Twelve Egyptian artists are taking part in an intriguing exhibit titled “Paper Trail” at the Gypsum Gallery in Cairo to pay tribute to paper, which has acted for centuries as a record of memories, experiences, places, tales and ideas.
One hundred and twenty drawings and prints by 12 artists use diverse techniques in the gallery’s summer exhibition that will last through September. The displayed works of art all use the cheapest and most fragile artistic medium — paper — which takes its name from the Egyptian papyrus plant.
"I spent a month and half visiting galleries and searching for the right artists who would participate in this exhibition,” Saida El Harakany, the founder of Adsum Art Consultancy, told Al-Monitor.
Harakany, along with Aleya Hamza, the founder of Gypsum Gallery, put together the exhibition with the aim of breaking the general perception that works of art on paper were not complete artworks on their own, but sketches or drafts. Speaking to Al-Monitor, Hamza underlined that most of the art collectors usually prefer oil paintings, believing that paper alone cannot be a complete artwork. “But the audience’s reaction to the artworks has been positive,” she said.
“The artworks displayed do not have a specific theme — some of them reflect the personal lives of the artists, while others deal with abstract ideas or life issues," said Harakany.
In their tribute to paper, the artists used different techniques that range from color monoprints to brown ink.
Islam Zaher, Investigations of a Dog, ink on paper (photo by Gypsum Gallery)
A series of brown ink drawings by Islam Zaher depicts the anatomical structure of a dog. It refers to the dog in Franz Kafka's 1922 story titled “Investigations of a Dog” where many existentialist questions are posed through the canine. "This story deeply affected me, but my drawings are not merely an illustration of Kafka's story. It was the point of inspiration that took another form in my imagination. When I started drawing, I did not know what the final drawings would look like,” Zaher told Al-Monitor.
He also used a technique that combined crosshatching and calligraphy. He said, "I used brown ink and applied a technique dubbed 'crosshatching.' The density at which the lines cross over each other determines the color value. I tried to create a harmony between the crosshatching and the calligraphic line."
Nada Baraka, who studied fine arts at American University in Cairo and obtained a master's degree from Central Saint Martins College of Art and Design in London, resorted to color monoprints. Obsessed with biology and diseases, the artist uses art to describe the organic processes inside the body.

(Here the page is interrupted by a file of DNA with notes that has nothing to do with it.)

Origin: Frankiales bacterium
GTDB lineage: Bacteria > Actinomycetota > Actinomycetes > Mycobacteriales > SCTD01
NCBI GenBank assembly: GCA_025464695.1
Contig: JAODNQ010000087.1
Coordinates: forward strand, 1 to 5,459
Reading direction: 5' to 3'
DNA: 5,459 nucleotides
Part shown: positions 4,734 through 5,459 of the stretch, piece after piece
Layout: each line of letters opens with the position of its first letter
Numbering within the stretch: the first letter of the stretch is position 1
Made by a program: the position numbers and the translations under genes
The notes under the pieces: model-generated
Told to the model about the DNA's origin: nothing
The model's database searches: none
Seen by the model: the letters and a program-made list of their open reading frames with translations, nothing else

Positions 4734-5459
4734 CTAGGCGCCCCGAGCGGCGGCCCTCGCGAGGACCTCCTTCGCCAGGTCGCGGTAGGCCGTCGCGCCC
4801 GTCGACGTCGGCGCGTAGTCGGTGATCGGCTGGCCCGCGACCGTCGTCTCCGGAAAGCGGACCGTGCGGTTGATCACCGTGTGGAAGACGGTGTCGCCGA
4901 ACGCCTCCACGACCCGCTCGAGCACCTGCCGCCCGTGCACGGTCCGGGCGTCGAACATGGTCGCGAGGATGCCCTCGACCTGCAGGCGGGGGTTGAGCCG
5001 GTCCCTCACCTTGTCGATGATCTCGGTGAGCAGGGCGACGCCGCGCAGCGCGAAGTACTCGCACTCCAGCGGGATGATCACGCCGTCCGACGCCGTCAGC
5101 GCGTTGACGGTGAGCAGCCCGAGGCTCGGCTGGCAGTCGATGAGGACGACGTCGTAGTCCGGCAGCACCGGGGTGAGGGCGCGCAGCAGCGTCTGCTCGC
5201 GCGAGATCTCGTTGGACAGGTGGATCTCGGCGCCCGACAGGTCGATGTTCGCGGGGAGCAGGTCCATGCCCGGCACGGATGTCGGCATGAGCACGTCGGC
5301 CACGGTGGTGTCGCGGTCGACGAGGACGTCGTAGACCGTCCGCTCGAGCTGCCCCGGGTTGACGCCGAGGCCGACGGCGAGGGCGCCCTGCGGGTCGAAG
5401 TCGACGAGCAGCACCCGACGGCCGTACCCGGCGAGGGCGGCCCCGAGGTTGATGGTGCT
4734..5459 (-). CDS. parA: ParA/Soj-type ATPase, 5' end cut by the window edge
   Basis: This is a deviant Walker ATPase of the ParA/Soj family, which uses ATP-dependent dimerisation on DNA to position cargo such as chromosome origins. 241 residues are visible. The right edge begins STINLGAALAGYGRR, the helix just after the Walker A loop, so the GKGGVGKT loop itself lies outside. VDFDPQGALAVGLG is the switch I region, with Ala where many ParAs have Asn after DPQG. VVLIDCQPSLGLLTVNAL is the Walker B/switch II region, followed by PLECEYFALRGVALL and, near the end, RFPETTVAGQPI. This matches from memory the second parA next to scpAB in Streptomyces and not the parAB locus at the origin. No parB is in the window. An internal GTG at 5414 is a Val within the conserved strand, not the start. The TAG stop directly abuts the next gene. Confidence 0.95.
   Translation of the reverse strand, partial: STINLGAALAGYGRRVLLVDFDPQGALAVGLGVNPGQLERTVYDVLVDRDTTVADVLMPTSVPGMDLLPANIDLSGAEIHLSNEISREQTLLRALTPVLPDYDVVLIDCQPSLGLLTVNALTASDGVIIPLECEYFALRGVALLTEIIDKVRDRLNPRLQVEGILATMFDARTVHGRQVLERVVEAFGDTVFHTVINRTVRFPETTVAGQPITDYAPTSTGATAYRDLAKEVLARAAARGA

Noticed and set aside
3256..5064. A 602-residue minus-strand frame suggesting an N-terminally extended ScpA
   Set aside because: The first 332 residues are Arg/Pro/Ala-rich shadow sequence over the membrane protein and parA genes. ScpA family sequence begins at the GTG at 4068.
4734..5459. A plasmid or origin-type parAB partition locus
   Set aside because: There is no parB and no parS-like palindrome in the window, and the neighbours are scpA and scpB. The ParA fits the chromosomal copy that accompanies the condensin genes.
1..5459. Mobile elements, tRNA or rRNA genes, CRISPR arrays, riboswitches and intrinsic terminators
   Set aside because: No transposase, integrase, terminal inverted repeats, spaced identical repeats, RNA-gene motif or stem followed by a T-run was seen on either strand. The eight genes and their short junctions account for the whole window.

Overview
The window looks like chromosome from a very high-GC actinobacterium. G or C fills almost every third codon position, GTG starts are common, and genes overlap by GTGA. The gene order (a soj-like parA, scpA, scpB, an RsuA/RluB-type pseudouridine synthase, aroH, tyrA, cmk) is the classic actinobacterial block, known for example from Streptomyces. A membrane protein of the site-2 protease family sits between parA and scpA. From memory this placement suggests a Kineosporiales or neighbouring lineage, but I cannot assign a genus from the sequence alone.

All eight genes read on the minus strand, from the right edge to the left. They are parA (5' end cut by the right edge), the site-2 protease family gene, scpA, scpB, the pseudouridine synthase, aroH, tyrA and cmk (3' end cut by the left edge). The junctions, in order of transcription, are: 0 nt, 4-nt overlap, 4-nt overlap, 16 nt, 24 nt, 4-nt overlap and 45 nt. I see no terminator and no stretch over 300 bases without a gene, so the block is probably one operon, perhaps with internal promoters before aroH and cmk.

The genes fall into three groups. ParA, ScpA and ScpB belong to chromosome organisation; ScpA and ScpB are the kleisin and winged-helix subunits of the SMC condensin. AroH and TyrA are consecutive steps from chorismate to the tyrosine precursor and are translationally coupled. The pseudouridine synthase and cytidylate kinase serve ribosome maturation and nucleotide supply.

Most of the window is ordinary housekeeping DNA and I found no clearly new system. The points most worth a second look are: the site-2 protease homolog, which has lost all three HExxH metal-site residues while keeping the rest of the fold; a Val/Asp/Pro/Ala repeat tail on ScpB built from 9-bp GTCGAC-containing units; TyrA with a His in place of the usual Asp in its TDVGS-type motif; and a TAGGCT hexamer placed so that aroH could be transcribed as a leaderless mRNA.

Nada Baraka, monoprint on paper (photo by Gypsum Gallery)
"My drawings focus on the body and the organic changes. While the outward appearance of the body is calm, there is a constant movement and revolution inside it. This contrast captivates me," Baraka told Al-Monitor.
Baraka exhibits 15 drawings in "Paper Trail." They are divided into two groups with each group completing the other. In regard to the "Trust the laws that govern them" monoprints, Baraka said she deliberately left the drawings vague to let the audience interpret them in their own way. "The title of the paintings is metaphoric, and everyone can bring their own interpretation to the word 'law' depending on his own understanding of the drawing. This is called abstract figuration," she explained.
Baraka underlined that the monoprint technique is very demanding as it requires speed and accuracy to get the desired drawing before the colors are dry. "My drawings seem simple. But if you closely look at them, you will find many details. Each drawing wants to tell something," Baraka said.
Mustafa El Husseiny, Map 8, 2015, tracing using carbon paper and ink on paper (photo by Gypsum Gallery)
Besides being a versatile artistic medium, paper was Mustafa El Husseiny's companion during the period of military conscription. Through Husseiny's dotted figures and diagrammatic drawings, visitors to the "Paper Trail" exhibit can explore the territories where he and his father served during their military conscription.
"Paper is a medium just like any other artistic tool. Before starting a project, I select the medium I will use. In this project, I used paper since it was the only available medium at that time. I finished most of these paper artworks during the military conscription period. For sure, the environment I found myself in affected my artworks that — in most cases — reflect my personal life. I turned my personal experience into visual art," Husseiny told Al-Monitor.
In "Paper Trail," Husseiny exhibits 13 maps, telling the stories of four individuals who served in the military at different ages. "Surely, they are imaginary maps, but these maps are of real places. Each map is a part of my father's portrait. If we put them together, we can see my father's portrait," the artist said.
Besides these maps, visitors can see three drawings depicting military trainings and parades by special forces that Husseiny himself witnessed. "These drawings record my memories during this period," he concluded.